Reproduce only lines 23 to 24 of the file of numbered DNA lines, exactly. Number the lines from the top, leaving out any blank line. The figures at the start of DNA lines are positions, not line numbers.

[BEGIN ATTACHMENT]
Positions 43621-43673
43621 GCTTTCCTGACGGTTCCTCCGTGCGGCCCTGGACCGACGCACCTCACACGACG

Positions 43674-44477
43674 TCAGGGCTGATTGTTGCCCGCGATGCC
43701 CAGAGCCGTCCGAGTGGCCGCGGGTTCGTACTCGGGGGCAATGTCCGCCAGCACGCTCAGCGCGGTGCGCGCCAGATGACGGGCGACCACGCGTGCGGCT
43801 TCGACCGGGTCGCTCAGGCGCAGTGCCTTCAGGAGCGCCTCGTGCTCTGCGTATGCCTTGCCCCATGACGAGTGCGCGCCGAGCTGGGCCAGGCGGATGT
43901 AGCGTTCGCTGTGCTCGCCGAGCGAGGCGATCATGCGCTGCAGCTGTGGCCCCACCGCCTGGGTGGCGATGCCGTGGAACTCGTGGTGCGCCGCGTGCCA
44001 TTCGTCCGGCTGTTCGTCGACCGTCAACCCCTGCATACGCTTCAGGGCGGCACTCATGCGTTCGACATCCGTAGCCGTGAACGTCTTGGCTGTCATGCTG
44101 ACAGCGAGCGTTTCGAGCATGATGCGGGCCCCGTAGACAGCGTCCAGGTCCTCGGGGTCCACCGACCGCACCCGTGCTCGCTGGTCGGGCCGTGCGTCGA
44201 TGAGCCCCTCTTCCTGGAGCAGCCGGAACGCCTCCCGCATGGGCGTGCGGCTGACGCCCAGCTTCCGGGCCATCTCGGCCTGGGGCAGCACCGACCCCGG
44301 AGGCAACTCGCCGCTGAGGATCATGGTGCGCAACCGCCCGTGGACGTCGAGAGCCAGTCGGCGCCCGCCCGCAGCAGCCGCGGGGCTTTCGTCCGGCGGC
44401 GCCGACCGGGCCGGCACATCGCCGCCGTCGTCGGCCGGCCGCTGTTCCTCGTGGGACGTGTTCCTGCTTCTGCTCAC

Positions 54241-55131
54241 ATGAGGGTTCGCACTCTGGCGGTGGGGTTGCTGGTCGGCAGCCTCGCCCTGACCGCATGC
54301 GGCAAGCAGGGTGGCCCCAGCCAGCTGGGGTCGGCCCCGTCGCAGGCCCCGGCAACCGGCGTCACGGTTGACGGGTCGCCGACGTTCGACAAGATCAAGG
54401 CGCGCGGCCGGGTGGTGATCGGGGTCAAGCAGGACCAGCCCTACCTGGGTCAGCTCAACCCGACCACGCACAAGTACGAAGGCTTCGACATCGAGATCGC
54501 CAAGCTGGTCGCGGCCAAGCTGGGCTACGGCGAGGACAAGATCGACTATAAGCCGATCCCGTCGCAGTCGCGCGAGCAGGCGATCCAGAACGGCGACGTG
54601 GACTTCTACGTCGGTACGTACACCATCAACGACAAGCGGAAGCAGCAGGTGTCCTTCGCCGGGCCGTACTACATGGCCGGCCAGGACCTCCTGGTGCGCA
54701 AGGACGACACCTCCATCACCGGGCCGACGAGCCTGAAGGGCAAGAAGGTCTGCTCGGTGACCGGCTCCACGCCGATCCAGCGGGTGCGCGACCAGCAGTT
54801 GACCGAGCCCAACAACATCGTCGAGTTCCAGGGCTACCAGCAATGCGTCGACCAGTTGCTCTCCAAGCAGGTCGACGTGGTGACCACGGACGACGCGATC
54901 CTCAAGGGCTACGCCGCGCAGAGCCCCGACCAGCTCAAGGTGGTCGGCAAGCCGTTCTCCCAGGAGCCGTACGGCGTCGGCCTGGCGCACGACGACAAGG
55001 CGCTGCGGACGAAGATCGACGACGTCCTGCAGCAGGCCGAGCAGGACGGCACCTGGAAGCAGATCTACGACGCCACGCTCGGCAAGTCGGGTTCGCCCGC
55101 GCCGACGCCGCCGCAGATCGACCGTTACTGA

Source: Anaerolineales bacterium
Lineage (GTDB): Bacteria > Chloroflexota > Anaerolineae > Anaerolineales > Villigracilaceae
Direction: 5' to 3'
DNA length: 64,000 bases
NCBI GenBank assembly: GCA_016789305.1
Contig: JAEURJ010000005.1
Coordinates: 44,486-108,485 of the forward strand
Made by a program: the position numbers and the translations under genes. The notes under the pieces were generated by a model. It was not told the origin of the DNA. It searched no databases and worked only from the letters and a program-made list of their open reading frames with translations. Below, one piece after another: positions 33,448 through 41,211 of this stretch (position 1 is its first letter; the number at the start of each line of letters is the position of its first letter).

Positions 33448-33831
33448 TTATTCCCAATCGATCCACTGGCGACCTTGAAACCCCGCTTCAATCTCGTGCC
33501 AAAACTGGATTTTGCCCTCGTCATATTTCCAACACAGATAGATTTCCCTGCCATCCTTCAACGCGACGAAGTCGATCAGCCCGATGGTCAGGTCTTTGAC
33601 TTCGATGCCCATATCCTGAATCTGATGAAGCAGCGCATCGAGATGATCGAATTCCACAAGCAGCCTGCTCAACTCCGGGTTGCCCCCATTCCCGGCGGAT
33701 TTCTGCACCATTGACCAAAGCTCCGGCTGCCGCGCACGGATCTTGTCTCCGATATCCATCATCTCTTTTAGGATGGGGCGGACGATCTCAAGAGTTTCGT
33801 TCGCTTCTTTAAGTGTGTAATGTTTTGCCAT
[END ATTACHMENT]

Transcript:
55101 GCCGACGCCGCCGCAGATCGACCGTTACTGA

Source: Anaerolineales bacterium